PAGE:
Frederic Franklin was the repository of much of the tradition of 20th century ballet, and he carried on these values by personifying the essence of the genre.
By Iris Fanger.
The ballet world lost one of its most beloved legends this week, with the passing of Frederic Franklin at age 98. The British-born dancer graced American stages the country over on his innumerable tours with the Ballet Russe de Monte Carlo during the ‘30s and ‘40s of the past century. Unlike performers who retreat backstage after their physical prowess has waned, Freddie (as he was universally called), took his bows until nearly the end. He appeared regularly with American Ballet Theatre (ABT) at the company’s spring seasons at Lincoln Center until three years ago in roles as varied as the Friar in Romeo and Juliet, Madge, the witch, in La Sylphide, and the Prince’s tutor in Swan Lake, always an elegant and charismatic figure to watch.
My last glimpse of him was several years ago when I was a guest at an upscale benefit dinner for ABT at the Pierre Hotel in New York. There he was, impeccably dressed in his tuxedo and waltzing around the dance floor with ever-changing partners, each more beautiful than the last. He had earlier made the rounds, table-hopping to greet everyone in his charming, loquacious manner. I was longing for him to ask me to dance, but I had major competition from the company members preening in their party finery.
Born in Liverpool in 1914, Franklin studied ballet at a time when Britain had no ballet companies of its own. He studied tap as well, making his debut in a tap act and later backed up the fabulous, American cabaret star Josephine Baker at the Casino de Paris in Paris in 1931. His skill as a tap dancer was exploited some years after he had joined Ballet Russe de Monte Carlo, under the direction of Leonide Massine. When the company came to New York in 1942, to rehearse its newest work, Rodeo, by the then unknown Agnes de Mille, Franklin was cast as The Champion Roper. He performed a tap dance interlude opposite de Mille, who appeared as The Cowgirl on opening night at the Metropolitan Opera House. Tap dance in a ballet was an innovation at the time.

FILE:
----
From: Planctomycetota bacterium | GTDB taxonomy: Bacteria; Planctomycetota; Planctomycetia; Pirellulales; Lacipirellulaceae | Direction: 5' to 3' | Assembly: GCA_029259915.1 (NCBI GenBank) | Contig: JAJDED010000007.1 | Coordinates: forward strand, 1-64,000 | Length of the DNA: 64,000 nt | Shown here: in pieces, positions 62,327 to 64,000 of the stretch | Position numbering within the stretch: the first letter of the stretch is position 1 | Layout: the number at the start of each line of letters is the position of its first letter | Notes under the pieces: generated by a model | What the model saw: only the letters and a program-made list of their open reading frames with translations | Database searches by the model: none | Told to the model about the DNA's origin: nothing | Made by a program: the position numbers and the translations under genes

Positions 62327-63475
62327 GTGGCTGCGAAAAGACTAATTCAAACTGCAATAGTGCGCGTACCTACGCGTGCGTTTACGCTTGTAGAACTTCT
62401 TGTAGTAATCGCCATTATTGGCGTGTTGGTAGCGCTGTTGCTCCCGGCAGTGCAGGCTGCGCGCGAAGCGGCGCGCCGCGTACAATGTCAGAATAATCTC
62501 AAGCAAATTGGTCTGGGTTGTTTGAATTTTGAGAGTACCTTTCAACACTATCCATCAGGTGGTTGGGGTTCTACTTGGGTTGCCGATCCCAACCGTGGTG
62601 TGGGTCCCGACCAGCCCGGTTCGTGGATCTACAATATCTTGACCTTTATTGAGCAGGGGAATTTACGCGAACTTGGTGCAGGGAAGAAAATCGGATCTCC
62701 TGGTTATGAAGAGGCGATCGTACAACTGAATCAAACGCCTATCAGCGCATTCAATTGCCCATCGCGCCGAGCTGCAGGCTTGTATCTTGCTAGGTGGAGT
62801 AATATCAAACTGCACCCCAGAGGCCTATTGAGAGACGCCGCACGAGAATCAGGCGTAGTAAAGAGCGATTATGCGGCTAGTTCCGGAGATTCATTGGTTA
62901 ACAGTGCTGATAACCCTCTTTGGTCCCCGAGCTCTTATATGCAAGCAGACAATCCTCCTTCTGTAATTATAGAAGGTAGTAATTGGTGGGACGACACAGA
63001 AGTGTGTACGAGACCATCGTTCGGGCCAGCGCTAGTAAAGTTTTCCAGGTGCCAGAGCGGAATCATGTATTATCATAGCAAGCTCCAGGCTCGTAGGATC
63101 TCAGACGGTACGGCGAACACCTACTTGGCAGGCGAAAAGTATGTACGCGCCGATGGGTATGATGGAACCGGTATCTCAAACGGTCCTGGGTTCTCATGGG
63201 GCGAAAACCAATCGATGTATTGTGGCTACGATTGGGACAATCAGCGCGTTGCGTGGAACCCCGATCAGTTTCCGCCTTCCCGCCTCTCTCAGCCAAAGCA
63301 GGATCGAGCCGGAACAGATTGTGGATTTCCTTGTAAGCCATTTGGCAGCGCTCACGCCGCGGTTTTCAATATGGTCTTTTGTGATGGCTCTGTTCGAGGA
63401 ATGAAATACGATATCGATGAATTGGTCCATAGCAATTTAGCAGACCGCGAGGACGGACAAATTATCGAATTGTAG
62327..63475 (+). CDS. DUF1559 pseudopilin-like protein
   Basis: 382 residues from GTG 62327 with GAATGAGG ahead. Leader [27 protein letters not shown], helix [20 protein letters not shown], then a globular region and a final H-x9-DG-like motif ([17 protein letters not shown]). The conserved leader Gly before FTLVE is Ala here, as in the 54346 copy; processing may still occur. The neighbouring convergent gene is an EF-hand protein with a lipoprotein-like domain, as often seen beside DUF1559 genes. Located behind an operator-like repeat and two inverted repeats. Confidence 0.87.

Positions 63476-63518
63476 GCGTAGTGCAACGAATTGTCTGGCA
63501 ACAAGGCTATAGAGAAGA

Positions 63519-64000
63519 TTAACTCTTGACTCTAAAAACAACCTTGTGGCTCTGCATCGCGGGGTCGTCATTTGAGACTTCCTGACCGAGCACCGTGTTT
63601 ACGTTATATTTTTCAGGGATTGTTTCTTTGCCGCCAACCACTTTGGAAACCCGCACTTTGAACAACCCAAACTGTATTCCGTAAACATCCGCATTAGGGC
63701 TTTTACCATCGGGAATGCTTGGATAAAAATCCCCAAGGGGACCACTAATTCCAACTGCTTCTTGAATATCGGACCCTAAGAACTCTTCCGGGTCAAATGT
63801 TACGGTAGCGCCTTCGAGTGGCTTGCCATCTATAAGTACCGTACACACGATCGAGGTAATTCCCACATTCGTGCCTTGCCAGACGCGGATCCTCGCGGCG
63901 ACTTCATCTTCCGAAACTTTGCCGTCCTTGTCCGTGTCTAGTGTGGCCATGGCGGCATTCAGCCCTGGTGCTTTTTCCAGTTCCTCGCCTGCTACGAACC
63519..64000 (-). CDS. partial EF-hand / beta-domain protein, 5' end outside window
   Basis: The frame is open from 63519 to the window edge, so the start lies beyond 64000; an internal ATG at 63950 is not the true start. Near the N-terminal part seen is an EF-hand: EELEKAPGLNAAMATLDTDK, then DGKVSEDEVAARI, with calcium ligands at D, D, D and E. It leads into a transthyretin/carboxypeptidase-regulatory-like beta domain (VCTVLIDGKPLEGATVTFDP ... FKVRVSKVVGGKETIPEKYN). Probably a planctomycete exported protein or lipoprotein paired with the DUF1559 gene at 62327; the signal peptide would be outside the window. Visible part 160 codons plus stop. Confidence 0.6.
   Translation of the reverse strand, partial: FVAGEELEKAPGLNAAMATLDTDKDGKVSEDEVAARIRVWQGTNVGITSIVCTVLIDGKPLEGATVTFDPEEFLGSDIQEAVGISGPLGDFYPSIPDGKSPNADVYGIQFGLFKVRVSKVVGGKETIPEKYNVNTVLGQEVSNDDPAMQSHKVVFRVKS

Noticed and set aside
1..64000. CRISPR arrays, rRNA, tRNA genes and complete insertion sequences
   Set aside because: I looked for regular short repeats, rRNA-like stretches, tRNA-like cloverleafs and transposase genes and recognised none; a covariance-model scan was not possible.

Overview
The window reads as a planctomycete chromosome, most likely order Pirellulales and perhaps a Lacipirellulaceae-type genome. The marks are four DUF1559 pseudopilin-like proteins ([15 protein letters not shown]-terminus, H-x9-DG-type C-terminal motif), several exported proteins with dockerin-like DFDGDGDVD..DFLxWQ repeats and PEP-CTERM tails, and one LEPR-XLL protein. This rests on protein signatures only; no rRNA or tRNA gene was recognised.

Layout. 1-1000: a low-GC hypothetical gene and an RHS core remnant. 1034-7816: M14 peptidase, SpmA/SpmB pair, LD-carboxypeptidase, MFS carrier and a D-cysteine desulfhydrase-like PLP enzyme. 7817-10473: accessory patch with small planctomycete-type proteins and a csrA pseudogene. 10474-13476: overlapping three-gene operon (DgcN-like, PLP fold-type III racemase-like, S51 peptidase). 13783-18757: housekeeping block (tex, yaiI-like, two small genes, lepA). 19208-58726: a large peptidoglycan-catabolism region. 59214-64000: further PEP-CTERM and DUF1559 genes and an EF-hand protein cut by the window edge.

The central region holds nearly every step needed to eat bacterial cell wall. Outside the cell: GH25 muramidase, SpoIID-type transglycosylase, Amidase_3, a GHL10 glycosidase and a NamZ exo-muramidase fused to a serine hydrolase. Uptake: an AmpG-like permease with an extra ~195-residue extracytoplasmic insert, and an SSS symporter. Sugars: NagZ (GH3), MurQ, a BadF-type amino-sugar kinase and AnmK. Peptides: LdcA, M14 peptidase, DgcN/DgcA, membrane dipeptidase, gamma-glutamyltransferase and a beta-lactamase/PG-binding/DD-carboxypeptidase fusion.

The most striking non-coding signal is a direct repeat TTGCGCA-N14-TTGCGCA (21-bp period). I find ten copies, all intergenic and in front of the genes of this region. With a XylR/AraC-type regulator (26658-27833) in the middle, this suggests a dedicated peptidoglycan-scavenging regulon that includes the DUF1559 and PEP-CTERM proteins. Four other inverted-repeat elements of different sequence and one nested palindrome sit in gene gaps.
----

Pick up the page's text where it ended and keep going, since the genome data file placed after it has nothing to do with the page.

Ballet Russe was an itinerant troupe that appeared on stages throughout Europe, North and South America, until World War II forced a retreat to performing only in the Americas. The route sheets for the company show the remarkable resilience of the dancers, moving from small town to town, often on one-night stands in an era when traveling was done by train. The dancers would arrive in a community, go to the theater to inspect the often inadequate stage floor and dressing rooms, set up and perform, and hope that a restaurant was open after the show to grab a meal. They would check into a hotel for a few hours of sleep—often four to a room—and be required to wake up early to be at the station to make the train for the next booking. (And that’s not to mention the problems with war-time trains that were requisitioned last minute to carry the troops).
Longer engagements in large cities were a luxury but Ballet Russe, along with the ’20s tours by Anna Pavlova and her company, introduced Americans to the best of ballet and primed audiences for the establishment of the American companies that came later. Franklin also toured with his own company, the Slavenska-Franklin Ballet. One of the works they presented was Valerie Bettis’s Streetcar Named Desire, adapted from the Tennessee Williams play. Franklin, a blond, blue-eyed Brit, cast himself as Stanley Kowalski.
In his later years, Franklin founded the National Ballet of Washington and served as advisor to many other companies. When he staged Giselle for the Dance Theatre of Harlem, he set the work in rural Louisiana, one of the most inspired updates of time and place given a classic I can remember. Franklin also figured prominently in the loving film about aging ballet stars, Ballets Russes, released in 2005.
More than most art forms, ballet depends on the transmission from one generation to the next of material, content, and style. Franklin was the repository of much of the tradition of twentieth-century ballet, and he carried on these values by personifying the essence of the genre. We were lucky to have had him with us for so long.